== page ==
Storer House in Hollywood by Frank Lloyd Wright

Storer House, Los Angeles

Betsy Malloy Photography

Built in 1923 for Dr. John Storer, this textile-block house is in the Hollywood Hills. It grabbed my attention when I was driving by, even before I found out who designed it (although Wright was my first and correct guess).

For a Wright design, it's unusual in that respect, with more presence and curbside drama than what Wright's philosophy of making his structures an extension of their surroundings usually delivered.

The house is about 3,000 square feet, with three bedrooms, three baths, den, kitchen, dining room and two outdoor terraces, but the living room is its focal point, two stories tall and facing the street, with views of Hollywood. It has no formal "front door." Instead, entry is from the rear.

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The Storer House Story

Textile Block Detail from the Storer House
©Betsy Malloy Photography

One of four textile block-style Wright houses in the Los Angeles Area, the Storer House is unique because of its multiple block designs, four in all. 

Motion picture producer Joel Silver acquired the Storer House in 1984 and undertook an extensive restoration, led by Wright's grandson Eric Wright. The work included adding a swimming pool which was in the original plans but never built.

Silver sold it in 2002, and it 2015 it sold again to a "preservation-minded buyer for what is expected to be a record price for a Wright house," as reported by Curbed LA. They go on to say that the LA Times reported the final sale price as $6.8 million.

It remains a private residence. If you want to know what it's like inside, you can get an idea by watching this video of Martha Stewart touring the house with Eric Wright.

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More About the Storer House and More of California's Wright Sites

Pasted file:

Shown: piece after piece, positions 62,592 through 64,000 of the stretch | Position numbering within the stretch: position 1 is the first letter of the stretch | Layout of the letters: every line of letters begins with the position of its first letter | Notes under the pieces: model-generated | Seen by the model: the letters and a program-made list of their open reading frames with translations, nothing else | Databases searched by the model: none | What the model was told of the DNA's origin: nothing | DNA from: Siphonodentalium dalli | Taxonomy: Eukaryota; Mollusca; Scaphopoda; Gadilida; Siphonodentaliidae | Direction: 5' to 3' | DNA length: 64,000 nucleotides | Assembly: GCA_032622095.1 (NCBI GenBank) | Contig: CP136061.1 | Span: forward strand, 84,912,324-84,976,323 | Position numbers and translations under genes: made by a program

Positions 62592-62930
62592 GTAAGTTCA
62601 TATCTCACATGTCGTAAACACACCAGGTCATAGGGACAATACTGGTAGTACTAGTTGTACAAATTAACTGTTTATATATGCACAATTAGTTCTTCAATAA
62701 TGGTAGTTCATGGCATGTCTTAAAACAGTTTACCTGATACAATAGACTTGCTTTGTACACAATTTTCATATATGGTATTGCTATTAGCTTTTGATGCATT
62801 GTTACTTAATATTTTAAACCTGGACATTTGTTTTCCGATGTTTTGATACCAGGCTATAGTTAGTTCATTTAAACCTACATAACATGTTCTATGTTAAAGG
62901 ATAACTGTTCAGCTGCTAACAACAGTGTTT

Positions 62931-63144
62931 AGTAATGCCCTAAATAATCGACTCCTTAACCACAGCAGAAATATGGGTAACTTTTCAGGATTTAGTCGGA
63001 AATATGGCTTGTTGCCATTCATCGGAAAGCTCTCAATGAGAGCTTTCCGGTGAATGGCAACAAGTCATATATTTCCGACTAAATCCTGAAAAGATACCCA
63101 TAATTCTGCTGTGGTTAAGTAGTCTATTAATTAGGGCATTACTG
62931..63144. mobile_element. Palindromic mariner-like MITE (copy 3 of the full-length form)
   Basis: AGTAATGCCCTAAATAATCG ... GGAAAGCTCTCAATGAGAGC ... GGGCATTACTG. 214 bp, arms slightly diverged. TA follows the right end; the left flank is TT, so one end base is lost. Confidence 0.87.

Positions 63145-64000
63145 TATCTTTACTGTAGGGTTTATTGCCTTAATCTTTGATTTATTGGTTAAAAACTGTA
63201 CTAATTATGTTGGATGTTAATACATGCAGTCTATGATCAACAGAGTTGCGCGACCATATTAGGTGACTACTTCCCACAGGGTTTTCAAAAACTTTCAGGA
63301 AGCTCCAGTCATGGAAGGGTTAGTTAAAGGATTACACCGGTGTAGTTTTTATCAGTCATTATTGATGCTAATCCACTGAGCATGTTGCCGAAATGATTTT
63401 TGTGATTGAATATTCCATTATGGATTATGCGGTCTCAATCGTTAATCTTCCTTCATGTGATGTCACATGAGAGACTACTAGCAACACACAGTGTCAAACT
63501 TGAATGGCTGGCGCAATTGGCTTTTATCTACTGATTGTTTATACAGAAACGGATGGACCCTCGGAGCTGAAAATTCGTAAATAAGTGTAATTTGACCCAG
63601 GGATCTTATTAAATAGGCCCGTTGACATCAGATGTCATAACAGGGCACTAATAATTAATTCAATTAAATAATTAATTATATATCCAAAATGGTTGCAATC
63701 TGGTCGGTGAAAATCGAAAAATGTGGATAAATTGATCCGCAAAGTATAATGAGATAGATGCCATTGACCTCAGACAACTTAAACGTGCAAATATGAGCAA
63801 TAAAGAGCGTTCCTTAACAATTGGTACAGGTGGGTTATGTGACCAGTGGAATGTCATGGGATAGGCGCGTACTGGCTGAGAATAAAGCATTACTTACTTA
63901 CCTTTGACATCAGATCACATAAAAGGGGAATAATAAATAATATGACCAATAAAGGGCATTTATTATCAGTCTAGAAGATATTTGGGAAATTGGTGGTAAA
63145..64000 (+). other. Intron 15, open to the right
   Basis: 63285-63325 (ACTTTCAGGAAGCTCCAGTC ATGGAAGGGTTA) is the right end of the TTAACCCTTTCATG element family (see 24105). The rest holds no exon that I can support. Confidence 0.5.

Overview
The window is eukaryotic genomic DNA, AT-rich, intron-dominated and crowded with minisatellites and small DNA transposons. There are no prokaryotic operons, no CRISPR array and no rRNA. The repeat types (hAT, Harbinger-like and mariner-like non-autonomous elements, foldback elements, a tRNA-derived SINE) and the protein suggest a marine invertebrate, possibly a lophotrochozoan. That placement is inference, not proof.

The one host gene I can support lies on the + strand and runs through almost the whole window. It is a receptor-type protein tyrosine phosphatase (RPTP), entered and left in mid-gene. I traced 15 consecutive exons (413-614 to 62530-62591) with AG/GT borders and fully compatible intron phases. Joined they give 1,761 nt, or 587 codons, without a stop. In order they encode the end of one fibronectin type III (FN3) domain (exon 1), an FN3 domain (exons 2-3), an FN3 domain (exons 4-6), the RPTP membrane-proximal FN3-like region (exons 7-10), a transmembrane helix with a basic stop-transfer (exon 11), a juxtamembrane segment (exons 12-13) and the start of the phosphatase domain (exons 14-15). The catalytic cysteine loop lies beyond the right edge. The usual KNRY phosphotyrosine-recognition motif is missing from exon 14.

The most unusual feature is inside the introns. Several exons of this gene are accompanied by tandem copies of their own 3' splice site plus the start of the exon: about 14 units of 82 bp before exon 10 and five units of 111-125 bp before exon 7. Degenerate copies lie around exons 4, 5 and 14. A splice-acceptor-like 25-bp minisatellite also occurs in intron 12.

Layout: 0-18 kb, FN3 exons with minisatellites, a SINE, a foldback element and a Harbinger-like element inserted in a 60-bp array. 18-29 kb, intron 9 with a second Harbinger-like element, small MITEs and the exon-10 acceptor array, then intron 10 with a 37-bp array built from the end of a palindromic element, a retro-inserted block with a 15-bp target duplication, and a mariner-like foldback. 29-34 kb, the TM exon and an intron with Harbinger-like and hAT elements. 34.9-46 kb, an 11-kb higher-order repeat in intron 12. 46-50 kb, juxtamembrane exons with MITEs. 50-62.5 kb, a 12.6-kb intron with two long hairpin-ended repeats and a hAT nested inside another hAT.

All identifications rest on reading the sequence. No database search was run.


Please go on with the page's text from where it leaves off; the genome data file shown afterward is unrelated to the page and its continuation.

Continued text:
Window Detail, Storer House
©Betsy Malloy Photography

Here's a piece of interesting little trivia: The Imagineers down at Disneyland used the textile block design of the Storer house as inspiration for a structure in California Adventure's Backlot area, a restroom. We wonder what Wright would have thought of that.

And there's more: One of the house's block designs was used as the Silver Pictures logo from 1991 to 2005. You can see it at the end of The Matrix Trilogy and Conspiracy Theory, among others.

You can see an original drawing of the house here which shows what it looked like when built and see some of the original drawings here.

Details About the Storer House

8161 Hollywood Boulevard
Los Angeles, CA
Private residence, no tours

Please don't be THAT person. You know the one — who tramples all over someone else's lawn, climbs their fences and generally invades their privacy just for the sake of a photograph.

More of the Wright Sites

Storer House is one of nine Frank Lloyd Wright-designed structures in the Los Angeles area. 

It is also one of Wright's designs which is on the National Register of Historic Places. Others include the Anderton Court ShopsHollyhock HouseEnnis HouseSamuel Freeman HouseHanna HouseMarin Civic Center, and the Millard House.

Wright designed only four California structures like the Storer House, using intricately patterned concrete "textile blocks." They're all in Southern California: Ennis House, Millard House (La Miniatura), and the Samuel Freeman House.

Wright's work isn't all in the Los Angeles area. The San Francisco area is also home to eight of them, including two of his most important works. You'll also find several houses, a church, and a medical clinic in some of the most unexpected places

Don't be confused if you find more "Wright" sites in the LA area than those mentioned in our guide. Lloyd Wright (son of the famous Frank) also has an impressive portfolio that includes Wayfarers Chapel in Palos Verdes, the John Sowden House and the original bandshell for the Hollywood Bowl.

More to See Nearby

If you're an architecture lover, check this list of famous Los Angeles houses that are open to the public, including Richard Neutra's VDL house, the Eames House (home of designers Charles and Ray Eames), and Pierre Koenig's Stahl House.

Other sites of particular architectural interest include the Disney Concert Hall and Broad Museum in downtown Los Angeles, Richard Meier's Getty Center, the iconic Capitol Records Building, Cesar Pelli's boldly colored geometric Pacific Design Center.

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